Americans Klux Klan were the movers and the shakers

Americans had now acquired new opportunities and rights.They had legal equality, the rights to own property, get married to whom theydesired, attend schools, start professions, as well as the right to learn toread and write. With this opportunity, the blacks educated themselves and theirchildren. There were around 600,000 children and elderly students in thesouthern schools in 1877. Of course, at this time, the schools participated inracial segregation and the black schools generally received less funding. Thisdidn’t stop them though, many northern missionaries moved south to educate inthe black school and black churched raised money to pay for teachers. Alsoaround this time, the Fifteen Amendment offered an opportunity for suffragewhich allowed black men to organize politically and participate in statewidepolitical conventions.

In 1877, during the time Samuel Tilden and Rutherford Hayeswere running for office, there was the Compromise of 1877 which was passed witha heavy price. The democrats deserted Tilden in order to regain political rulein the south. The northern states started to focus their eyes on the expansionof the west and quietly gave up the fight for black racial equality in thesouth. Hayes withdrew federal troops from the south and the Republican-backedgovernments collapsed leading to the end of the Reconstruction. Over the next30 years, the civil rights promised to the blacks during the Reconstructioncrumbled under the southern rule. Yes, Marcus, the Ku Klux Klan were the movers and theshakers of the late 1800’s as they introduce most effective, but unethicaltactic to the socio-political scene that is the violence and fear.

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Maskingtheir identities and wearing scary suits doubled the to be induced fear. Theywere punishing both the black who are seeking freedom and Republican party forsupporting the legitimate goal of the black. They put many bumps on the way ofthe Reconstruction process to halt and ultimately revocation of the process, and unfortunately they were able to achievegreat deal of success through controlling the election and therefore thepolitical decision.

All the best,Abeer. Thanks prof, I admit that I am not knowledgeable or smartenough to make a claim that the Reconstruction was a complete failure or aclear success, but according to wat I read that the reconstruction did notsucceed at least in its broad aims. The aim is to create a functioninginterracial democracy in the South.

The notion of equal civil and politicalrights in the society vanished because the social structure and power relationsin the south was not in agreement with it, so it didn’t work and those rightswere eventually taken away, after being violated for long time. But we cannotfrom the other hand ignore the fact that the Reconstruction had created awindow of opportunity in which many forms of progress took place, black wereable to create their own institutions, churches, schools, and families, andmany of them did acquire lands eventually, although, another failure for theReconstruction was that large majority of black were left in a status ofdependence, economic poverty and dependence on whites.I can say that the Reconstruction lays the groundwork formore struggle in the future to build on what has been realized, this why wehave later the civil right movements in the 1960s which I see some writers callit the second Reconstruction and it built upon the aspiration, the tactics, thelegal grounds of the first Reconstruction, but it took a full century for thecountry to again try to live up to those ideas.All the best,Abeer    Essay Follow upfor Forum 7 The follow up forum is due Sunday but the initial post must becompleted first to gain credit for the follow up.–Specific directions areposted for this follow up, including for peer responses View Full Description Week 7 Forum Follow Up ActivityThis week we are looking at the Black Codes and other laws thatwere enacted after the Civil War to oppress and suppress African Americans andprevent equality for people of color. For the follow up. .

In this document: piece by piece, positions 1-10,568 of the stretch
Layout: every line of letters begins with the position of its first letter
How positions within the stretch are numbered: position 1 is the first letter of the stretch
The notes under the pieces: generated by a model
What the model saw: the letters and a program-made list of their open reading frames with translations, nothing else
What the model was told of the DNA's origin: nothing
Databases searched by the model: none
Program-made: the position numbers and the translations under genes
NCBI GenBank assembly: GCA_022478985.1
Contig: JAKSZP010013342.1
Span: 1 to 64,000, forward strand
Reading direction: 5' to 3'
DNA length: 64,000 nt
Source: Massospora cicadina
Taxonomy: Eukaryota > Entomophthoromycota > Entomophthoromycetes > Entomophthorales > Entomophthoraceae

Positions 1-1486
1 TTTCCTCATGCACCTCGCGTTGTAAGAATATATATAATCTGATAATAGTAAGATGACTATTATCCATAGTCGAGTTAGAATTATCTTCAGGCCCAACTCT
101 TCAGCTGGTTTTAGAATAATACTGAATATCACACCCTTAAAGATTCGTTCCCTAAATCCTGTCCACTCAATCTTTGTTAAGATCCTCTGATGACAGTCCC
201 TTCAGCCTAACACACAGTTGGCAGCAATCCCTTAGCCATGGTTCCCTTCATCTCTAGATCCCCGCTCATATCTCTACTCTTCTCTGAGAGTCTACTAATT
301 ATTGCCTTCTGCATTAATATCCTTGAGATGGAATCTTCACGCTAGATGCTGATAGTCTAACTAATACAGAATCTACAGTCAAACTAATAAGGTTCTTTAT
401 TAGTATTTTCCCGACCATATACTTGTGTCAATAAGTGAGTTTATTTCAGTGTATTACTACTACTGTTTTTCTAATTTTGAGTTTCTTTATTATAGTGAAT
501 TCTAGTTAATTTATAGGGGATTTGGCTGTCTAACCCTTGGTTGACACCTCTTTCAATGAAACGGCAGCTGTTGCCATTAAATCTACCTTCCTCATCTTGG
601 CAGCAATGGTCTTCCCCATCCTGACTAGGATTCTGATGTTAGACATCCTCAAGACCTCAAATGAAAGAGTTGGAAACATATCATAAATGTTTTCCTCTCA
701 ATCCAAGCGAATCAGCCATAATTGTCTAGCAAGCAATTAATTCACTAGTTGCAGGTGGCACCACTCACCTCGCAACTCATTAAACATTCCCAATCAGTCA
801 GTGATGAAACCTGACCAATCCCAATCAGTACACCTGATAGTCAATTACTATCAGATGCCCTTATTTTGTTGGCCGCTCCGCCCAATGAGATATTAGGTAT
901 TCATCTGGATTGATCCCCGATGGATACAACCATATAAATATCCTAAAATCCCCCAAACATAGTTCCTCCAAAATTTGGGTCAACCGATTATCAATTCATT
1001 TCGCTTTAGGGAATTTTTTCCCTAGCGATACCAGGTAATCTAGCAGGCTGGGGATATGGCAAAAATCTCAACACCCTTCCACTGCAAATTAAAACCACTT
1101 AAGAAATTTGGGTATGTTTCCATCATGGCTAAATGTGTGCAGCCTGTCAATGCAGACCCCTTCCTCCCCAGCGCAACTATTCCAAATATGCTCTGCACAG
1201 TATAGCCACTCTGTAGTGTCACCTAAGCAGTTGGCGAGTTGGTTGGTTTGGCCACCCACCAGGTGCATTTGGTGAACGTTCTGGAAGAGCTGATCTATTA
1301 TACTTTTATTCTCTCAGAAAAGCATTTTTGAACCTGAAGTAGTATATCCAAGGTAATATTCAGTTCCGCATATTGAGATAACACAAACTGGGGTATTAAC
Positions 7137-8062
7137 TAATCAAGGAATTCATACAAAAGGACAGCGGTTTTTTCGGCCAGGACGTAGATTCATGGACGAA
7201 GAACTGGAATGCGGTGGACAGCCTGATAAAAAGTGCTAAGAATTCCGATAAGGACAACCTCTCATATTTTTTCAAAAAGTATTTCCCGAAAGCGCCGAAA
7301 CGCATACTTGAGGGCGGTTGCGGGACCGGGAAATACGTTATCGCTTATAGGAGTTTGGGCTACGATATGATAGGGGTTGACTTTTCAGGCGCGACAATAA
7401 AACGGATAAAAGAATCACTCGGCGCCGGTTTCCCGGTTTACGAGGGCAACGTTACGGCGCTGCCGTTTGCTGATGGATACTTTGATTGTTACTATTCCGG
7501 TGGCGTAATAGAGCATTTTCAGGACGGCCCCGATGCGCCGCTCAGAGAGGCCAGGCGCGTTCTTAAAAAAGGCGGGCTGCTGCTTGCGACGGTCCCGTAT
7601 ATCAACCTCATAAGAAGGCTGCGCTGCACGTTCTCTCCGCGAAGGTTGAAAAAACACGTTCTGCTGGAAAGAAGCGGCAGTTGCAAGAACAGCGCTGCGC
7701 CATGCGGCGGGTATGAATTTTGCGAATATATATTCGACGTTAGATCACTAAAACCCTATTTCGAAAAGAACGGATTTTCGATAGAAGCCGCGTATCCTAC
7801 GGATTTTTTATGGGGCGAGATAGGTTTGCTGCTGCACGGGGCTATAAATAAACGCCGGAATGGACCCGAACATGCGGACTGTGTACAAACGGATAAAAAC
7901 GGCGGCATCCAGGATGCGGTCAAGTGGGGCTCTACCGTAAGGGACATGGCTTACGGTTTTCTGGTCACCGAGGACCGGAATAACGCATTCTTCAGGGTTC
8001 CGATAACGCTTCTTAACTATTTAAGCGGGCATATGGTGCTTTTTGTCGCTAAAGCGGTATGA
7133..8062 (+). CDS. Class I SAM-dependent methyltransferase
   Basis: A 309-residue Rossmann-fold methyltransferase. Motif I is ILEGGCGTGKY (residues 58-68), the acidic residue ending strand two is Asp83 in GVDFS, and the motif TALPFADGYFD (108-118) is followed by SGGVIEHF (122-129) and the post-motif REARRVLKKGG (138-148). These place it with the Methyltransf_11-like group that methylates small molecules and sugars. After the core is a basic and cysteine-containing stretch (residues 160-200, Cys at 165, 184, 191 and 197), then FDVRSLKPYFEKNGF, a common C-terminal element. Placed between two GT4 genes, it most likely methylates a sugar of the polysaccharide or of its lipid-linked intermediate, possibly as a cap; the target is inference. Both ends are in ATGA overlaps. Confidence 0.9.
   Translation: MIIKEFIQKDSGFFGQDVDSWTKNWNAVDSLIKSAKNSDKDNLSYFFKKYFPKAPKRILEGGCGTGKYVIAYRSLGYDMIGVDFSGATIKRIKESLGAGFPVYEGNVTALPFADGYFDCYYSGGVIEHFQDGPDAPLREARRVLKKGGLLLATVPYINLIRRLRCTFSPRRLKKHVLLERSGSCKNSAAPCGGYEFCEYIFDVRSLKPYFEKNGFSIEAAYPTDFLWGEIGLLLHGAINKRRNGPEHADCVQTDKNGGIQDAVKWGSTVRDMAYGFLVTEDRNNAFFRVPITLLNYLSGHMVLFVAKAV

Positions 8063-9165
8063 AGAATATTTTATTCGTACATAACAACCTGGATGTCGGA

. .Review the website that explains the History of Racist Laws in America. Pick one law listed on the website “History of Racist Lawsin America” and summarize the law for your peers. Do not limit yourself toonly laws against African Americans..

.any law that goes against an American’sright for equality has a dramatic effect on the society as a whole.RULES-1.

     You cannot pick the samelaw that someone else has already covered. So in the title of your post you need to list the law andthe year. IF laws are duplicated, the first student to cover that lawwill get the credit.  Make sure you know which law was covered.2.     Read two other peers lawsand comment on the law.3.

       Slavery   JapaneseInternment 1942any law that goes against an American’s right for equalityhas a dramatic effect on the society as a whole.The Japanese American encountered unfair racialdiscrimination by the United States government under the executive order 9066which forced them into prison camps during world war II. Out of fear they wouldcommit act of espionage and sabotage following the bombing of Pearl Harbor. Dueto their irrational fear that the Japanese were spies and going to sabotagethem.

The executive order 9066 was created to make people feel safer in the Westcoast though they discriminated against the Japanese. The Japanese were forcedto live in certain areas of the cities and had curfews of which they were notsupposed to break. Many families had to sell their personal items and propertiesto make sure that they had money because they had no idea of what they wereabout to enter.

All Japanese in the West coast were affected, because they wereall forced into an overcrowded assembly camps and then into internment campsthat were much like prison camps.